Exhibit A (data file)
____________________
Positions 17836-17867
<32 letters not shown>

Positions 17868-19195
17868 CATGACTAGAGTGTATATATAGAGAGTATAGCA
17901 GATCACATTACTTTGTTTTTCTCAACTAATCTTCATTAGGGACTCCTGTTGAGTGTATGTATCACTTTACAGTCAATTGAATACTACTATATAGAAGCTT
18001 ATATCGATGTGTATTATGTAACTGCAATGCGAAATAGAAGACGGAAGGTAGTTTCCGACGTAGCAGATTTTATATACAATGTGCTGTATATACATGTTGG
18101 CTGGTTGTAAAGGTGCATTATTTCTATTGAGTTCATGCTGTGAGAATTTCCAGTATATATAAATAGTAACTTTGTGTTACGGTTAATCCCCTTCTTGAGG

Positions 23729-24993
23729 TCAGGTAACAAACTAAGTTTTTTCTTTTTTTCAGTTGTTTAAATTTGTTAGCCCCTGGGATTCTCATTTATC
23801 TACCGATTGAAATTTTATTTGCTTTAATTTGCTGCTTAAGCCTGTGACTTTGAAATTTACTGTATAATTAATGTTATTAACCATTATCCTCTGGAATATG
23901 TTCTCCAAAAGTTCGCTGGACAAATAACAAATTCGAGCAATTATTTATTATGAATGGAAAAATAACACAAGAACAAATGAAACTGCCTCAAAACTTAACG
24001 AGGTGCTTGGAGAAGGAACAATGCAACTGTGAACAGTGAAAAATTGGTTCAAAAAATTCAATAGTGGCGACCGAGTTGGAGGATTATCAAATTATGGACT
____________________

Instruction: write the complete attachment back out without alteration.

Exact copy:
Positions 17836-17867
<32 letters not shown>

Positions 17868-19195
17868 CATGACTAGAGTGTATATATAGAGAGTATAGCA
17901 GATCACATTACTTTGTTTTTCTCAACTAATCTTCATTAGGGACTCCTGTTGAGTGTATGTATCACTTTACAGTCAATTGAATACTACTATATAGAAGCTT
18001 ATATCGATGTGTATTATGTAACTGCAATGCGAAATAGAAGACGGAAGGTAGTTTCCGACGTAGCAGATTTTATATACAATGTGCTGTATATACATGTTGG
18101 CTGGTTGTAAAGGTGCATTATTTCTATTGAGTTCATGCTGTGAGAATTTCCAGTATATATAAATAGTAACTTTGTGTTACGGTTAATCCCCTTCTTGAGG

Positions 23729-24993
23729 TCAGGTAACAAACTAAGTTTTTTCTTTTTTTCAGTTGTTTAAATTTGTTAGCCCCTGGGATTCTCATTTATC
23801 TACCGATTGAAATTTTATTTGCTTTAATTTGCTGCTTAAGCCTGTGACTTTGAAATTTACTGTATAATTAATGTTATTAACCATTATCCTCTGGAATATG
23901 TTCTCCAAAAGTTCGCTGGACAAATAACAAATTCGAGCAATTATTTATTATGAATGGAAAAATAACACAAGAACAAATGAAACTGCCTCAAAACTTAACG
24001 AGGTGCTTGGAGAAGGAACAATGCAACTGTGAACAGTGAAAAATTGGTTCAAAAAATTCAATAGTGGCGACCGAGTTGGAGGATTATCAAATTATGGACT